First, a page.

HOUSTON -- The Astros have one Minor League affiliate in the playoffs after Class A Lancaster won the first-half title of the California League's South Division with a 16-3 win over Rancho Cucamonga on Wednesday.
The JetHawks will have a first-round bye in September before facing the winner of the South Division miniseries in the best-of-five South Division finals. The feat marks the sixth time the JetHawks have won a first-half title in franchise history and the first time they've won back-to-back first halves since 2007 and 2008 as a Red Sox affiliate.
General manager Jeff Luhnow said that Lancaster has the most talent he's seen on a Minor League team. The JetHawks feature former No. 1 picks Carlos Correa and Mark Appel and other top prospects, such as third baseman Rio Ruiz, who hit a grand slam on Wednesday. Danry Vasquez went 5-for-5 as well.
"In my 12 years of doing this, I have not seen a team that's stacked with talent that plays together as a team like this team does," Luhnow said.
When Luhnow was with the Cardinals, the 2006 team at Class A Quad Cities featured future Major Leaguers Colby Rasmus, Jon Jay, Jaime Garcia, Chris Perez and Jason Motte. The 2009 Memphis team that won the Pacific Coast League had Allen Craig, Daniel Descalso, David Freese, Jay, Brett Wallace, Lance Lynn, Garcia and Mitchell Boggs.
Luhnow says the Lancaster club could have more big league impact players than those clubs.
X-rays negative after Altuve hit by pitch
HOUSTON -- The Astros breathed a sigh of relief on Thursday after learning that second baseman Jose Altuve won't miss extended time after being struck on the right hand by a pitch in the seventh inning of Houston's 5-4 win over Arizona.
X-rays taken of the hand were negative, and Altuve -- who leads the Majors in hits and the American League in stolen bases -- is listed as day to day, though it's unlikely he'll be in the lineup on Friday, when the Astros host the Rays.
"The good news is the x-rays are negative, which is a sigh of relief for all of us," manager Bo Porter said. "Obviously, he's sore being hit on the hand with the ball."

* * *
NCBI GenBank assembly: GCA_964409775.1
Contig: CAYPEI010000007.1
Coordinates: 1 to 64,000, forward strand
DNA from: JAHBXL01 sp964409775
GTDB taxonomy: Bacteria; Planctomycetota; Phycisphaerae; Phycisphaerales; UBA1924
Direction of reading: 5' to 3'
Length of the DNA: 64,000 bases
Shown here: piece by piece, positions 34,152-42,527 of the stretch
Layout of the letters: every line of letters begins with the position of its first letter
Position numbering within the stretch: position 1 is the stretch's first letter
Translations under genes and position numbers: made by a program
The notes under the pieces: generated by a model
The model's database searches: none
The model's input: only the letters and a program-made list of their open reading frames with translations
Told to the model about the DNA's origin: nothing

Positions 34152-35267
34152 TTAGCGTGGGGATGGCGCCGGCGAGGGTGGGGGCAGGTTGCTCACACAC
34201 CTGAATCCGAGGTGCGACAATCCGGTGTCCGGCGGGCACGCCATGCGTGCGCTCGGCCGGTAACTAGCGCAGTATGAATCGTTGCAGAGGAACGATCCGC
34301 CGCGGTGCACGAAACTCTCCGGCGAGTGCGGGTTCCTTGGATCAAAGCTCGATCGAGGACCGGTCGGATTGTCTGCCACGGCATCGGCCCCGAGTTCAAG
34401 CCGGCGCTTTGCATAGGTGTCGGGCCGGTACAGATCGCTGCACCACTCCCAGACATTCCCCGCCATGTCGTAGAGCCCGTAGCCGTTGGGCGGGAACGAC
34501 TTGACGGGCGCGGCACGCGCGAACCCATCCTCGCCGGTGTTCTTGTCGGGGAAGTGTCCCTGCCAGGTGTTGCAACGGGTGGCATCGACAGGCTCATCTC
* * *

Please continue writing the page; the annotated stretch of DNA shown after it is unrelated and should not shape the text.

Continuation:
Altuve, who went 2-for-3 to reach 90 hits for the season, was struck on a pitch thrown by the D-backs' Randall Delgado while trying to put down a bunt. Altuve hit the ground and was in obvious pain as assistant athletic trainer Rex Jones examined him.
"When you get hit by a 90-something-mph fastball, that hurts, especially on the hand," Altuve said. "I didn't know what happened. When I went [for an x-ray] and they said it's not anything, I was really happy."
Altuve set out to play in 162 games this season, but that goal ended when he missed Wednesday's game with a sore left oblique. After returning to the lineup on Thursday, he doubled and singled before being hit.
"I want to be in the lineup every day, but ... I know it's going to be hard to play [on Friday]," he said. "I feel really good right now, and we'll see how I feel [on Friday]."
Draftees Reed, Davis take BP with Astros
HOUSTON -- The Astros' second-round Draft pick, A.J. Reed, and third-round pick, J.D. Davis, both of whom are now officially members of the organization, took batting practice at Minute Maid Park on Thursday as part of the team's pregame hitting groups.
Reed signed officially on Wednesday, and Davis signed on Thursday. Both will begin their pro career at short-season Tri-City -- Reed starting at first base, Davis starting at third base.
"It's a dream come true," said Davis, who was drafted out of Cal State Fullerton. "I had a chance to [sign] in high school and it fell through, and now it's finally inked. It's still unreal. It hasn't soaked in yet. I can't wait to get out there and start playing."
Reed, who hit 22 homers for Kentucky this season to lead the NCAA, took batting practice off manager Bo Porter and hit a few into the seats. Porter challenged him to hit one over Tal's Hill in center, and Reed put it about two feet from the base of the wall.
"It was fun," Reed said. "All the guys were joking around and stuff. It took a round or two to get going. I got used to it and hit a couple of balls hard. That was fun."
Davis admitted that it was nerve-wracking to hit so many Major Leaguers, photographers and members of the front office watching him.
"Once I got a few swings in, I got a little comfortable and starting letting loose," Davis said. "You see some guys you've watched on TV, and you look up and pattern your game after them. It's kind of nice just to sit back and watch and hit with and take ground balls with them."
Davis hit .338 with 16 doubles, six homers and 43 RBIs as a junior at Cal State Fullerton and was the MVP of the 2013 Cape Cod League All-Star Game. Reed is a finalist for the Golden Spikes Award, given to the college player of the year.
"If there are players that tend to advance quickly, it's usually college hitters, especially those who have had a lot of success," scouting director Mike Elias said. "Everybody moves at their pace. Each of these guys has things they have to work on that might slow them compared to other parts of their games."